• Performance – Co-directed by Donald Cammell. (1970)
  • Walkabout (1971)
  • Don’t Look Now (1973)

95. Frank Capra

Frank Capra, US, (1897 – 1991). Photograph courtesy of nofilmschool.com.

My advice to young filmmakers is this: Don’t follow trends, start them. – Frank Capra

Films for Review:

  • It Happened One Night (1934)
  • Mr. Deeds Goes to Town (1936)
  • Mr. Smith Goes to Washington (1939)

96. Bernardo Bertolucci

Bernardo Bertolucci, Italy, (1941- 2018). Photograph courtesy of The Criterion Collection.

I accept all interpretations of my films. The only reality is before the camera. – Bernardo Bertolucci

Films for Review:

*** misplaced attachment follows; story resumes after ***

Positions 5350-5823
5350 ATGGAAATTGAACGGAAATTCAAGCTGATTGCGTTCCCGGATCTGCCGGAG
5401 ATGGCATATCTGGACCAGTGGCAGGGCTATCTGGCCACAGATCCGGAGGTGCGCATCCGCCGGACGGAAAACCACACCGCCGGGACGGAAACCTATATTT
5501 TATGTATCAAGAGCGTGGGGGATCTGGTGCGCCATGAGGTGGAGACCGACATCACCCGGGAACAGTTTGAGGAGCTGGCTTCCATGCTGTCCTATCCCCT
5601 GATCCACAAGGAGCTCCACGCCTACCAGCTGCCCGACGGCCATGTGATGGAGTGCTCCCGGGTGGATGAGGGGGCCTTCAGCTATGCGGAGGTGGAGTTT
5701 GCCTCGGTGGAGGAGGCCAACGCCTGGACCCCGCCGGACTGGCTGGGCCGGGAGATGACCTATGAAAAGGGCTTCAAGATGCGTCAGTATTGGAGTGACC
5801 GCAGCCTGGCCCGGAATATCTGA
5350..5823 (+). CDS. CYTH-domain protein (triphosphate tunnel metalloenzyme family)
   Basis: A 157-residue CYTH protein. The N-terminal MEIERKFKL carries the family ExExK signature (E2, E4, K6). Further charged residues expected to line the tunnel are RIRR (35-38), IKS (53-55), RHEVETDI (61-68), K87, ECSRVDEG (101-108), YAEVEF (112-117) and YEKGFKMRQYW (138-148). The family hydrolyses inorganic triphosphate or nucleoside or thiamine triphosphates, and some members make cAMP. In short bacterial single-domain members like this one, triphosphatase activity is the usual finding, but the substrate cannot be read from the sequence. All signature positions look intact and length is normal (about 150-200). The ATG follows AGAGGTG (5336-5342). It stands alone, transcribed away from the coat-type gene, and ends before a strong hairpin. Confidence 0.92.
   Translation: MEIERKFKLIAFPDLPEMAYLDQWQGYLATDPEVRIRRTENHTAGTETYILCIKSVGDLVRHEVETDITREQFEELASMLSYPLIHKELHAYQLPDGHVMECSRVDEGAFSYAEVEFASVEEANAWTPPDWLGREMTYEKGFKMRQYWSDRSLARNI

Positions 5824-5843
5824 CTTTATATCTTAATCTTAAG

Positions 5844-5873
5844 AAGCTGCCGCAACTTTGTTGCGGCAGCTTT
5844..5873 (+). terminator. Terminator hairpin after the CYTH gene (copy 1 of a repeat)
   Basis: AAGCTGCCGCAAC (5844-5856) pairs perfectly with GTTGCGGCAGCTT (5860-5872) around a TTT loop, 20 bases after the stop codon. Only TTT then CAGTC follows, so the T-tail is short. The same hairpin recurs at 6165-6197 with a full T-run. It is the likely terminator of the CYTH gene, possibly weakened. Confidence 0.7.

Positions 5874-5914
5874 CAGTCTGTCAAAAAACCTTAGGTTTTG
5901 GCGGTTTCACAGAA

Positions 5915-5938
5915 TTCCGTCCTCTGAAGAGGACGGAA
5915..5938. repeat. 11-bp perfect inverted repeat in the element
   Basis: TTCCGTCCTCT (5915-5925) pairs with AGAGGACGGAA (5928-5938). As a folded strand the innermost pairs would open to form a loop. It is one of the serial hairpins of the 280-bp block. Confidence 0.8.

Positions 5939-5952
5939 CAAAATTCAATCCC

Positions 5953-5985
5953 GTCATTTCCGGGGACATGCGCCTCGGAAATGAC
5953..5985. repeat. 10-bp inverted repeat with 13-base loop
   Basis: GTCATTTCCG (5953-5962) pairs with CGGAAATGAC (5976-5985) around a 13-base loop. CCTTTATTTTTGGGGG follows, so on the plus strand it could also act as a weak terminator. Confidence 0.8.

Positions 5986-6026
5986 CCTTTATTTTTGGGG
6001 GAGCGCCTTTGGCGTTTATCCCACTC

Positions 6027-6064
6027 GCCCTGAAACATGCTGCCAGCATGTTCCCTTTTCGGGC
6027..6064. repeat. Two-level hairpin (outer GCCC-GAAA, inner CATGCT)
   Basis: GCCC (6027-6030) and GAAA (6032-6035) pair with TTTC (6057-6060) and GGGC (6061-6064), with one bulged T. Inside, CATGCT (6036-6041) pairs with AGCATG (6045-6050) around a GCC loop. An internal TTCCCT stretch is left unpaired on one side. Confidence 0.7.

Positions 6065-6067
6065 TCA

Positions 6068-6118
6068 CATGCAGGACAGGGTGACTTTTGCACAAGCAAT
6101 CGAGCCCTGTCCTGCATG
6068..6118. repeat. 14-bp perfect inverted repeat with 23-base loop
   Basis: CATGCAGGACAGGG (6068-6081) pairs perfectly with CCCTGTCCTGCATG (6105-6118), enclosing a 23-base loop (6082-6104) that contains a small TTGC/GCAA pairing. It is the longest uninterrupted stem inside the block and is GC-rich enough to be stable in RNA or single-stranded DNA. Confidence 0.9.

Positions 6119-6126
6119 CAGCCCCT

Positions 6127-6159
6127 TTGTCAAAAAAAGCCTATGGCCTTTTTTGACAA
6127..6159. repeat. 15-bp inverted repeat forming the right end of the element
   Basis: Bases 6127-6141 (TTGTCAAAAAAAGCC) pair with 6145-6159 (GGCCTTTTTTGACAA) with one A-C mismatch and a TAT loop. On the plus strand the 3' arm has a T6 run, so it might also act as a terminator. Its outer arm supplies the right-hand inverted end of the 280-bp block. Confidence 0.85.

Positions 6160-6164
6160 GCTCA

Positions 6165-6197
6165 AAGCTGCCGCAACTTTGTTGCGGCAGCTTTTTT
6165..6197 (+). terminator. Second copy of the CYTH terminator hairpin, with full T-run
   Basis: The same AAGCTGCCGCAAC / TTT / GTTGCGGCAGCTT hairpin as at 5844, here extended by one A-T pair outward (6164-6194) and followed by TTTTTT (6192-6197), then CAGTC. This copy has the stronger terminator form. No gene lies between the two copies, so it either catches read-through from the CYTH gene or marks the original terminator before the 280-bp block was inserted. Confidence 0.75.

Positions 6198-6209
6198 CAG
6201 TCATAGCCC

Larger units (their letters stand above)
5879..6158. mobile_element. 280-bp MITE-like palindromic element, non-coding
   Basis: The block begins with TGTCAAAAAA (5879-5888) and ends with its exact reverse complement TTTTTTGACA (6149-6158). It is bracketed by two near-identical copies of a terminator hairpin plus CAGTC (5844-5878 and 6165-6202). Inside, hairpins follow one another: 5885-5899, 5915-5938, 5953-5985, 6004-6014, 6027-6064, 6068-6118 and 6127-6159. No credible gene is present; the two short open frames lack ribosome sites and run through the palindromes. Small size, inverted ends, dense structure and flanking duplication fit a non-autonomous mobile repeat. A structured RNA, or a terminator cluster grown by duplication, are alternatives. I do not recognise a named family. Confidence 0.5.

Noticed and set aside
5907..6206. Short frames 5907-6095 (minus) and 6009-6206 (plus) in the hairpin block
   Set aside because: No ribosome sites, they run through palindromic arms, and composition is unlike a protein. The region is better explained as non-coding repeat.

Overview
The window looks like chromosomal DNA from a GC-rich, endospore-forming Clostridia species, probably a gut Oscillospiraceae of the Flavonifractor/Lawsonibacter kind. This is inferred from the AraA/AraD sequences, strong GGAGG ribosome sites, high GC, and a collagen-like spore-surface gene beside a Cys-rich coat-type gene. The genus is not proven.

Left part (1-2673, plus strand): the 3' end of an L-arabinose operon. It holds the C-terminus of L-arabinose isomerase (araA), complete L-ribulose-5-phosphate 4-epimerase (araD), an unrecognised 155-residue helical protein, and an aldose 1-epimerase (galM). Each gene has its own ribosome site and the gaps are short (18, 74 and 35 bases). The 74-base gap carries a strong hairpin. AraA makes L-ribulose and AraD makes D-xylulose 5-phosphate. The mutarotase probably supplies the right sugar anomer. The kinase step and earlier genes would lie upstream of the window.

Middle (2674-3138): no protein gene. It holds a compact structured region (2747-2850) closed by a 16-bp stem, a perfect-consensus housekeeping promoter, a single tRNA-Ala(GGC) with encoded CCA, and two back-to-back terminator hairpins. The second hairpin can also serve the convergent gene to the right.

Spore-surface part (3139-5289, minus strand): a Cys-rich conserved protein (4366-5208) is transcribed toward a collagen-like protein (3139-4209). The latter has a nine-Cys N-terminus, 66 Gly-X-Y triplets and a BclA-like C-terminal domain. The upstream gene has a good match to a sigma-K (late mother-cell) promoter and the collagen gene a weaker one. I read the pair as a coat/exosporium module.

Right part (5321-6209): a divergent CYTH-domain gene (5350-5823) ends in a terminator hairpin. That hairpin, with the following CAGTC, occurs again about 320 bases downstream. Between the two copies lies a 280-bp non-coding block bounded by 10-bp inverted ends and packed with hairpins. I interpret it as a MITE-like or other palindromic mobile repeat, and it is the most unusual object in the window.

• Before the Revolution (1964)
  • The Conformist (1970)
  • Last Tango in Paris (1972)

97. Pedro Almodóvar

Pedro Almodóvar, Spain, (Born 1949). Photograph courtesy of artnet.com.

I don’t want to imitate life in movies; I want to represent it. And in that representation, you use the colors you feel, and sometimes they are fake colors. But always it’s to show one emotion. – Pedro Almodóvar

Films for Review:

  • All About My Mother (1999)
  • Talk to Her (2002)
  • The Skin I Live In (2011)

98. Aki Kaurismäki

Aki Kaurismäki, Finland, (Born 1957). Photograph courtesy of Variety.

I always decide to put a sad ending but then I feel pity for my characters and put at the last moment a happy ending. – Aki Kaurismäki,

Films for Review:

  • Leningrad Cowboys Go America (1989)
  • Man Without a Past (2002)
  • Le Havre (2011)

99. René Clair

René Clair, France, (1898-1981). Photograph courtesy of thecinemaarchives.com.

Nothing essential has been added to the art of the motion picture since D.W. Griffith. – René Clair

Films for Review:

  • Un chapeau de pailled’ItalieThe Italian Straw Hat (1928)
  • Under the Roofs of Paris (1930)